Stay Legal, Don’t Make Ad Fine Print Too Small

It’s no secret that business owners like to bury important terms and details in fine print and obscure locations. They do it in print ads, on television and on the Internet. It’s a common practice. But in some situations, using fine print is deceptive advertising. Federal Trade Commission rules require all significant conditions and limitations to be clearly and conspicuously presented . Densely packed lines of fine print, footnotes, and fast-scrolling disclosures often don’t meet this obligation.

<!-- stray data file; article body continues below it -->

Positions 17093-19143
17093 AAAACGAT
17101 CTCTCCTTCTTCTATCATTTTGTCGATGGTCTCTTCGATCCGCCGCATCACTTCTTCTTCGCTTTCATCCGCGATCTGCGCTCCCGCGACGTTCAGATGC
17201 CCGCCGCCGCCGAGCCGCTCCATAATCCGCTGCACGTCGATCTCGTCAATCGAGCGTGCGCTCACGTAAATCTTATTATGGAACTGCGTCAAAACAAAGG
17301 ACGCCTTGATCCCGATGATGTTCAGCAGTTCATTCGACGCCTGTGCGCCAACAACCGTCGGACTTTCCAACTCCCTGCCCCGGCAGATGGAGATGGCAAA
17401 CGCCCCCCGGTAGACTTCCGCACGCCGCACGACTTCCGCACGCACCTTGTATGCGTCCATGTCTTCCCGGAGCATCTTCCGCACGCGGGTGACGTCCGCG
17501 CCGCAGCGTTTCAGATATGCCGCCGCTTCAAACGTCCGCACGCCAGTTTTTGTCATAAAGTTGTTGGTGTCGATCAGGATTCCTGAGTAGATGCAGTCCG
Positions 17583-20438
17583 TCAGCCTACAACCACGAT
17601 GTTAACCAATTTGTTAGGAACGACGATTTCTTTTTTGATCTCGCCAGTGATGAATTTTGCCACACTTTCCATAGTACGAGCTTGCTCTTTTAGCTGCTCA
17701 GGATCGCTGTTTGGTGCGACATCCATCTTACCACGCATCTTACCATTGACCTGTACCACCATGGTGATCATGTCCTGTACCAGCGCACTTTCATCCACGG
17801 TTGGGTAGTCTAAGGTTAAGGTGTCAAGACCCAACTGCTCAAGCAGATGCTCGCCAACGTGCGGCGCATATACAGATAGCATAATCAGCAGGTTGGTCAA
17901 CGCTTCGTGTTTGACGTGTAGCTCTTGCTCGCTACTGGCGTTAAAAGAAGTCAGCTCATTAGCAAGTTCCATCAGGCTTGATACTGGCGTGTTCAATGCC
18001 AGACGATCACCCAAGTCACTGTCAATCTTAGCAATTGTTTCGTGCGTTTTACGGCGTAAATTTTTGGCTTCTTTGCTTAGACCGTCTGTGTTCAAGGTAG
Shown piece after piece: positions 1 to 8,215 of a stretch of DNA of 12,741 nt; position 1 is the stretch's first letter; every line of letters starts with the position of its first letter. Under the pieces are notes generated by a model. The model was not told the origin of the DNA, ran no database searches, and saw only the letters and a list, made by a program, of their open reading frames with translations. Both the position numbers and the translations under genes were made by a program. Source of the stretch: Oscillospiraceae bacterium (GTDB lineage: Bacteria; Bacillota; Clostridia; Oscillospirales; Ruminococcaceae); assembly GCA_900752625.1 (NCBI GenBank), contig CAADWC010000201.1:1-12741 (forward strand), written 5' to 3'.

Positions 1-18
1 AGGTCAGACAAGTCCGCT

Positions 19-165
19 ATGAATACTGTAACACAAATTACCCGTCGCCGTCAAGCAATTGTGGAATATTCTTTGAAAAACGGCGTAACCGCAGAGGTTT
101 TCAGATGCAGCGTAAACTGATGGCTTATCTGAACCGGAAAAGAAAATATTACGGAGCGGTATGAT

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ATTORNEY ADVERTISEMENT:  This communication or portions thereof may be considered "advertising" as defined by Section 6157(c) of the California Business and Professions Code or within the jurisdiction in which you are viewing this.  Nothing in the discussion above is intended to be a representation or guarantee about the outcome of any legal proceeding in which you may be involved.  By providing the information above in this format, Michel & Associates is not soliciting you to hire it to handle a specific legal matter you may currently have or be anticipating commencing in the future.  Notwithstanding the discussion above, you should not act or refrain from acting on the basis of any content on this site without seeking appropriate legal advice regarding your particular circumstances from an attorney licensed to practice law.  This communication is informational only and does not create an attorney-client relationship between you and Michel & Associates.  Michel & Associates's attorneys are licensed to practice in California, Texas, and the District of Columbia.